The Franklin-McKinley School District on Tuesday voted 3-2 to deny the K-8 Cornerstone Academy Preparatory School’s charter petition, igniting backlash from from families and employees who vow to fight the impending closure.
“I’m really angry,” Cornerstone Academy CEO Shara Hedge says. “When I founded the school almost 11 years ago, I had a vision of creating a high-performing school for families of Franklin-McKinley. We are deeply saddened and hurt and surprised by this decision. … We 100 percent did not expect this.”
The school board’s vote went against the district’s recommendation to keep the school open. Everything was lined up for approval, Hedge says: the MOU, facilities agreement and draft charter renewal. The resolution to deny came out of left field, she says.
At the meeting, the board first voted against renewing the charter petition. Since the charter would still automatically re-up if the board doesn’t explicitly vote to deny it, trustees took a second vote to put the nail in the coffin.
The board then prevented attendees from voicing concerns after the vote. “It’s unfair,” Cornerstone families hollered at trustees during the meeting. “We did not have the opportunity to review this resolution before the meeting,” Hedge recounts. “Our parents were denied the opportunity to speak on this when it came up at the last minute.”
And Cornerstone officials say that the board’s stated reasons for denying the petition are disingenuous. According to the board, the charter submitted by umbrella organization Alpha Public Schools failed to enroll enough Latino students compared to the broader school district. “It’s required by the California Department of Education,” board President Rudy Rodriguez says. “It’s not voluntary.” Almost 60 percent of the school district’s students are Latino compared to just 30 percent of Cornerstone’s.
Cornerstone officials acknowledge the disparity and say they’ve been actively recruiting students from all backgrounds. “We don’t match up perfectly with the district’s demographics,” Alpha Public Schools CEO John Glover says. “We are required by law to actively recruit students across a range of ethnicities, and we do that. We don’t have total control over who shows up.”
Glover says the board is so fixated on the charter school’s demographics compared to the school district’s that they overlook Cornerstone’s academic achievements. “Why was our two-time California distinguished school ignored?” Hedge asks. “We are a stalwart in the community. I just want to know why it’s OK to just rip that away from them.”
At Cornerstone, for example, Latino students scored 265 percent higher in English language mastery on standardized tests than district schools. Cornerstone’s disabled students outperform district schools, too, scoring 190 percent higher in math in 2019.
Still, the board expressed concern with the math proficiency of Cornerstone’s disabled students. Almost 50 percent of students with disabilities at the charter failed to meet math standards in 2019. That’s a 27 percent increase from 2017.
Glover says he has “never ever seen a district or any other authorizer look at the percentage of students at the bottom quartile over a period of time. It’s disingenuous.”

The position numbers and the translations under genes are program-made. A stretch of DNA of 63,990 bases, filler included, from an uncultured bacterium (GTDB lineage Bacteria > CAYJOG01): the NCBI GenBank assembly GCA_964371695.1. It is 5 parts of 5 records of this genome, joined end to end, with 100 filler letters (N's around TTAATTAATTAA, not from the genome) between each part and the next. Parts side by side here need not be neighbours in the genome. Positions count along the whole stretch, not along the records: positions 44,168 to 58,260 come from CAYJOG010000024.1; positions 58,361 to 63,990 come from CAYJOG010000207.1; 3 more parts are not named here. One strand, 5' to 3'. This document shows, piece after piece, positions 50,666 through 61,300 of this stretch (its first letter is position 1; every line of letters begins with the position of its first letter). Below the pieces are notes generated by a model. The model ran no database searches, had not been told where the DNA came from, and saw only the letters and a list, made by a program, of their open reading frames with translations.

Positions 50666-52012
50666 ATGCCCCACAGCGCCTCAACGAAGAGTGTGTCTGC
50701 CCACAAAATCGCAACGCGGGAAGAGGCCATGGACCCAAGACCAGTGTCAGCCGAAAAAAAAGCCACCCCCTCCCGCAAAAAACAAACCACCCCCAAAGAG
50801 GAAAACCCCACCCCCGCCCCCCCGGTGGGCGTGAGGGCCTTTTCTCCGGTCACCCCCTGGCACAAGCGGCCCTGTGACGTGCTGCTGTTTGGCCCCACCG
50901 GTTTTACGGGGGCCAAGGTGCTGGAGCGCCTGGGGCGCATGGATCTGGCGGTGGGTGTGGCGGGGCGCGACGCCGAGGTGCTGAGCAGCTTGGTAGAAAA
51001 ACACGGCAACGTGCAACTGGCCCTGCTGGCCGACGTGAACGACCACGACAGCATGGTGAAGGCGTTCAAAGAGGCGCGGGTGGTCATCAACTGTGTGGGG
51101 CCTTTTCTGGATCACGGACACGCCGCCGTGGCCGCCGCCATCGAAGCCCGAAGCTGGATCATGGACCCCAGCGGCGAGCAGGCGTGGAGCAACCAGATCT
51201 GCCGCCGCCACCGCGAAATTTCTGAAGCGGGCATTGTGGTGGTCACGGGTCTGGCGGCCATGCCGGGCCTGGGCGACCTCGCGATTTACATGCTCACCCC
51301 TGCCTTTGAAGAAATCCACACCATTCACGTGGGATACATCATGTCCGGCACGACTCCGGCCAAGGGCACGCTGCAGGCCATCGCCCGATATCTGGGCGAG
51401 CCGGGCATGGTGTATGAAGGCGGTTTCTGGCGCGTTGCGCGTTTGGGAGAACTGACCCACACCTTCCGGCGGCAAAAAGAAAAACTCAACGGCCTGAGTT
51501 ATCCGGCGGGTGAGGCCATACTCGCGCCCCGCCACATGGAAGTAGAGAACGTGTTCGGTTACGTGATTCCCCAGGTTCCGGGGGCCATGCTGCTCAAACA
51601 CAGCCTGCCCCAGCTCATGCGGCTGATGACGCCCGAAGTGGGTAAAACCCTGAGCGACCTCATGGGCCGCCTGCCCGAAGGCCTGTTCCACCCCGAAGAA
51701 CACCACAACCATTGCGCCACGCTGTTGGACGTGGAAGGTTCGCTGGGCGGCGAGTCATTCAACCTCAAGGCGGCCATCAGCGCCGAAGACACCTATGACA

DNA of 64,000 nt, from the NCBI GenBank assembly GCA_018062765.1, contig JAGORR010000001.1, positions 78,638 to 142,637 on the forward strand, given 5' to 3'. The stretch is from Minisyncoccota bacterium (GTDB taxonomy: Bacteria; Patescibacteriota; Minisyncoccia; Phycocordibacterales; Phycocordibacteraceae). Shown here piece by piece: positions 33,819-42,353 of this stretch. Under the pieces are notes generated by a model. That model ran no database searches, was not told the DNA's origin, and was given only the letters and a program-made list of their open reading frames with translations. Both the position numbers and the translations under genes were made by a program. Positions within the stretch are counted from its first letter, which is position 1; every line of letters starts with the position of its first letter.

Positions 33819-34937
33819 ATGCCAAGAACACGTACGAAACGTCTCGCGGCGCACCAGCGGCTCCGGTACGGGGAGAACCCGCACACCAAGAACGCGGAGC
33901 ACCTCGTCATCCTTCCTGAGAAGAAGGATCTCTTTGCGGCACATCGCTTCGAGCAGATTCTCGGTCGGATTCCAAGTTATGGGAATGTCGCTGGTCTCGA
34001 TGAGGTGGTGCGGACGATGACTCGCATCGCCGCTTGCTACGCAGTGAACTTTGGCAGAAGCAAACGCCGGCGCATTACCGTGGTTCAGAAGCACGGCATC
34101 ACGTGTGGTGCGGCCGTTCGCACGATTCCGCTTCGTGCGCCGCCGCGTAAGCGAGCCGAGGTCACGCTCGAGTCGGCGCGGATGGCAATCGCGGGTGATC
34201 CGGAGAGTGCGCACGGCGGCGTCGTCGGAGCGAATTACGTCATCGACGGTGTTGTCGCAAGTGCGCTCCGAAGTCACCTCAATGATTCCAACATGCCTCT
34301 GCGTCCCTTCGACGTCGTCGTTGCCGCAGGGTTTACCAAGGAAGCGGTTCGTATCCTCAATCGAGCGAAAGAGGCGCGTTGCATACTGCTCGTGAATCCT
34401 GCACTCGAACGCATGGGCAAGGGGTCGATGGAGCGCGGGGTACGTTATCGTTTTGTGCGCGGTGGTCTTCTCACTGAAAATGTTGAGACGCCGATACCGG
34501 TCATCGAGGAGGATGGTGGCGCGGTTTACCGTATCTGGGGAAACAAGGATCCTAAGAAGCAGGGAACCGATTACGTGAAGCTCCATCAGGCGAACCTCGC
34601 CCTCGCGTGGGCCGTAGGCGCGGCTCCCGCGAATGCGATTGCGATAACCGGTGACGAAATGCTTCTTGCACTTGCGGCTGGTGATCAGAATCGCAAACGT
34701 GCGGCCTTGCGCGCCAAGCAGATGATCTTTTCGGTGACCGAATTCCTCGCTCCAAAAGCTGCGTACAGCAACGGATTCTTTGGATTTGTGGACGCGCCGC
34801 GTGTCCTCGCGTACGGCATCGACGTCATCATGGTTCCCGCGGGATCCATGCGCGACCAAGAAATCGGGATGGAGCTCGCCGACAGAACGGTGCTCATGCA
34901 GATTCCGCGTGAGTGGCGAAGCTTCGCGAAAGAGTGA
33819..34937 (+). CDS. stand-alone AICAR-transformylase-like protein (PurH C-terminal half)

The board also accused Cornerstone of excluding students with moderate or severe disabilities. Glover says he’s perplexed with the board’s rationale. “It was never clear to us what they meant by ‘moderate’ and ‘severe,’” he says. “We don’t submit classifications of students beyond ‘students with disabilities.’”
Cornerstone officials say that students with disabilities like autism, learning disability and speech language impairments have attended Cornerstone over the least three years. Currently, 40 students with disabilities attend the charter academy.
Charter officials say they will appeal the denial to the Santa Clara County Board of Education. “Students came in with a lot of questions,” Cornerstone Principal Marion Dickel says. “The hard thing for me is that teachers came to me and asked, ‘What do we tell them?’ I didn’t have a good answer for teachers, other than the fact that we are here to stay, we are going to fight [and we will] go to the county and get this overturned.”
Charters have become major players in the public education system since California passed the Charter Schools Act in 1992. Legislators granted them more leeway in hopes that they’ll create more innovative curricula and learning models.
But public school districts have increasingly pushed back in recent years out of concern that the law has created an uneven playing field.
“That’s how the legislation was set up—it created an adversarial situation between public schools and charter schools where the rules don’t apply equally—all the latitudes that has been given to charter schools and none given to us,” Franklin-McKinley Superintendent Juan Cruz says. “They don’t have to abide by all the rules and regulations that we do and they get to claim to be better than us.”
School districts also see charters as a drain on their resources. “When kids leave and go to charter schools, our staffing doesn’t go down at the same rate the kids leave,” East Side Union High School District Superintendent Chris Funk explains. “That’s why we said, give us a mechanism to say, ‘No more.’ Because it increases our fiscal instability.”
Gov. Gavin Newsom has approved a series of laws this past year to regulate charter schools. Earlier this month, he signed AB 1505, which allows public school trustees to deny a charter petition based on its fiscal impacts to the authorizing district.
SB 126 mandates open meetings and requiring charters to respond to all public records requests. Meanwhile, AB 1506 is making its way through the state legislature. If approved, it would prohibit public school agencies from authorizing a new charter unless an existing one in its jurisdiction closes first.